Bureaucrats or politicians, industry or non-governmental organizations, young students or seasoned lobbyists, we're all in this together. As President Bill Clinton said at last year’s conference in Montreal, "If we all work together on this, it’s hard to see how we can fail. And if we don’t, it’s hard to see how we can succeed."

From the nitty gritty to broader horizons, it’s up to us. Period.

www.cydnairobi.ca

Originally posted to zcaron on Mon Dec 11, 2006 at 10:25 AM PST.

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Comment Preferences

  •  Outstanding diary ... (5+ / 0-)

    ... I hope you blog much much more on this!

    You say:

    • Developed countries refused to give funds to developing countries for new sustainable technologies.

    I find it inconceivable that this could be the case -- could you give some reasons as to why developed countries would refuse to give funds for something so important?  Yes, it is no doubt bureaucratic decisionmaking, but do you know their rationale?

    Highly recommended.

    •  Definitely...keep posting. (5+ / 0-)

      recommended.

      The power of accurate observation is commonly called cynicism by those who have not got it -- GB Shaw

      by kmiddle on Mon Dec 11, 2006 at 11:33:42 AM PST

      [ Parent ]

    •  Re: Dev'd country funds to dev'g countries (5+ / 0-)

      Good question - Thanks!!

      Allow me to clarify...

      This is specificallly with reference to discussins within the subject of Technology Transfer; essentially developing countries wanted to change the way technology transfer is handled in order to secure more money- but developed countries didn't budge.

      A decision was deferred to next May's mid-year meeting to see if at least a draft decision could go to the conference next year. This is a critiical issue for developing countries and whatever the final mandate is that's agreed on in the next year or two.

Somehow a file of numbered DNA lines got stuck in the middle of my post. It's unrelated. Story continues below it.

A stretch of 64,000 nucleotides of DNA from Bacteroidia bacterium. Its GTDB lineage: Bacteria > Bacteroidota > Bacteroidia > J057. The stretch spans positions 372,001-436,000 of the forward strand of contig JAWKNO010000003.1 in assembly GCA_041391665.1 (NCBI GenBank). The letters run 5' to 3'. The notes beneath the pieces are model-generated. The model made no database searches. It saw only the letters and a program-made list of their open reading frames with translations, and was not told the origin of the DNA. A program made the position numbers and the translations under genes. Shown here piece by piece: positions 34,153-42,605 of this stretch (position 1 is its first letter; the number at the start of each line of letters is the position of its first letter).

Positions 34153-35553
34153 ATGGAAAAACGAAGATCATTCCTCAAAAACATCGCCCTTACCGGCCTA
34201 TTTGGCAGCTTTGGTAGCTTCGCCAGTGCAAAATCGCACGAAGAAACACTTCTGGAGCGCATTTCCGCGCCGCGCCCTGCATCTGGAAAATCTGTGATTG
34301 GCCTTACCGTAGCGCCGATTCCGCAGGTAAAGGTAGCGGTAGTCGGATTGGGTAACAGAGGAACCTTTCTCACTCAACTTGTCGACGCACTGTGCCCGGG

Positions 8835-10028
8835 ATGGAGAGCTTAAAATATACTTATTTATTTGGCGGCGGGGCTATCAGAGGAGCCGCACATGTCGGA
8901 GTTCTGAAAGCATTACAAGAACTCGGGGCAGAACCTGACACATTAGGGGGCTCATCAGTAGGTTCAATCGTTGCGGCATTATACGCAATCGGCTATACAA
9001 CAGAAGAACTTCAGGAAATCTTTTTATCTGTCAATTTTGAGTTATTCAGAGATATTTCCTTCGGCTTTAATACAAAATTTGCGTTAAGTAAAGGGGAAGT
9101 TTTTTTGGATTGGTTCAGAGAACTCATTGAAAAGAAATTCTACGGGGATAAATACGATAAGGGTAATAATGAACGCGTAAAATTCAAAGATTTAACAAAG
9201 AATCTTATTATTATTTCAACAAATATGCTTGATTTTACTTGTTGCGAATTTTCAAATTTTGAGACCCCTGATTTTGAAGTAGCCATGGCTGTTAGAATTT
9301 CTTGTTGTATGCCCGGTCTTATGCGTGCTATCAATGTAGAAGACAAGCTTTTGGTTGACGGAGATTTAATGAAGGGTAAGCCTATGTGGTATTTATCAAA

In other areas of aid, not specifically related to transfering technology, there has been a fabulous response from developed countries to helping developed countries - so this one mis-hap is not meant to be misleading!!

      A positive press release from the UN on climate aid from developed to developing countries to adapt to climate effects can be read here in the News section.

      •  Could you perhaps ... (2+ / 0-)
        Recommended by:
        parryander, Thursday Next

        ... give me a little more explanation on what "technology transfer" means in this context?  I'm not sure I understand; this is a subject I'm not well versed upon, which is why I appreciate this diary so much.

        •  Technology transfer, neocolonialism, and policy (9+ / 0-)

          I don't know the context of "technology transfer" in terms of the UNCC conference, but I'm going to guess based on what I do know.

          Bottom line: developing countries don't want to stay poor. What's more, from their perspective climate change is a problem because the developed countries have used up the planet's capacity for buffering carbon by burning lots of fossil fuels. Therefore, we should be taking the lead to fix the problem.